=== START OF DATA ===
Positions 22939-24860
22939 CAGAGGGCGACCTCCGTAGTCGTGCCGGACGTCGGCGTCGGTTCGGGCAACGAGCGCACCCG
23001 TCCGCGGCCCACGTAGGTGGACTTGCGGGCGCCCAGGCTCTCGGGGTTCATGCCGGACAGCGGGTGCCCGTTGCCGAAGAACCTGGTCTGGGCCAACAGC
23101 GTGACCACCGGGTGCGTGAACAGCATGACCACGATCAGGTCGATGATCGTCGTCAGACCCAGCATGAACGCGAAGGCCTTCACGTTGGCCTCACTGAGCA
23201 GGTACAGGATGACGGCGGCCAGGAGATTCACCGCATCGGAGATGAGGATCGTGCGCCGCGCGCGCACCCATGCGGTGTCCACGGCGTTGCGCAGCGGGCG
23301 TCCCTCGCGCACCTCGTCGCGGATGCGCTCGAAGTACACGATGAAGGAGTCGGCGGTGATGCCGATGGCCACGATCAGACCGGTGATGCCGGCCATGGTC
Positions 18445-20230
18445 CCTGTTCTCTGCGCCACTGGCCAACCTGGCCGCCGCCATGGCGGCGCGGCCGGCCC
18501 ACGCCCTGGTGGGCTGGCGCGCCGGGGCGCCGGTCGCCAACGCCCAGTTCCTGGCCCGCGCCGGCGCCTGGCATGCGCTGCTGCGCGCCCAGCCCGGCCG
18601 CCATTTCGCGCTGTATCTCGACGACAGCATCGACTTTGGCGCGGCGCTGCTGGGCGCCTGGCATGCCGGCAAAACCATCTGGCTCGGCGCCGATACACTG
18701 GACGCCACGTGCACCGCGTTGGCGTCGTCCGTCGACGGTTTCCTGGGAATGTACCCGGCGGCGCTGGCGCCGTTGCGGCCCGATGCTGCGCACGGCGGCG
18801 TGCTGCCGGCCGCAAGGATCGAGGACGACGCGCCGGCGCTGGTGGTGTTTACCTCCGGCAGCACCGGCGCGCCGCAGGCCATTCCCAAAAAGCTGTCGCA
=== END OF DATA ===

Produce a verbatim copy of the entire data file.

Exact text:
Positions 22939-24860
22939 CAGAGGGCGACCTCCGTAGTCGTGCCGGACGTCGGCGTCGGTTCGGGCAACGAGCGCACCCG
23001 TCCGCGGCCCACGTAGGTGGACTTGCGGGCGCCCAGGCTCTCGGGGTTCATGCCGGACAGCGGGTGCCCGTTGCCGAAGAACCTGGTCTGGGCCAACAGC
23101 GTGACCACCGGGTGCGTGAACAGCATGACCACGATCAGGTCGATGATCGTCGTCAGACCCAGCATGAACGCGAAGGCCTTCACGTTGGCCTCACTGAGCA
23201 GGTACAGGATGACGGCGGCCAGGAGATTCACCGCATCGGAGATGAGGATCGTGCGCCGCGCGCGCACCCATGCGGTGTCCACGGCGTTGCGCAGCGGGCG
23301 TCCCTCGCGCACCTCGTCGCGGATGCGCTCGAAGTACACGATGAAGGAGTCGGCGGTGATGCCGATGGCCACGATCAGACCGGTGATGCCGGCCATGGTC
Positions 18445-20230
18445 CCTGTTCTCTGCGCCACTGGCCAACCTGGCCGCCGCCATGGCGGCGCGGCCGGCCC
18501 ACGCCCTGGTGGGCTGGCGCGCCGGGGCGCCGGTCGCCAACGCCCAGTTCCTGGCCCGCGCCGGCGCCTGGCATGCGCTGCTGCGCGCCCAGCCCGGCCG
18601 CCATTTCGCGCTGTATCTCGACGACAGCATCGACTTTGGCGCGGCGCTGCTGGGCGCCTGGCATGCCGGCAAAACCATCTGGCTCGGCGCCGATACACTG
18701 GACGCCACGTGCACCGCGTTGGCGTCGTCCGTCGACGGTTTCCTGGGAATGTACCCGGCGGCGCTGGCGCCGTTGCGGCCCGATGCTGCGCACGGCGGCG
18801 TGCTGCCGGCCGCAAGGATCGAGGACGACGCGCCGGCGCTGGTGGTGTTTACCTCCGGCAGCACCGGCGCGCCGCAGGCCATTCCCAAAAAGCTGTCGCA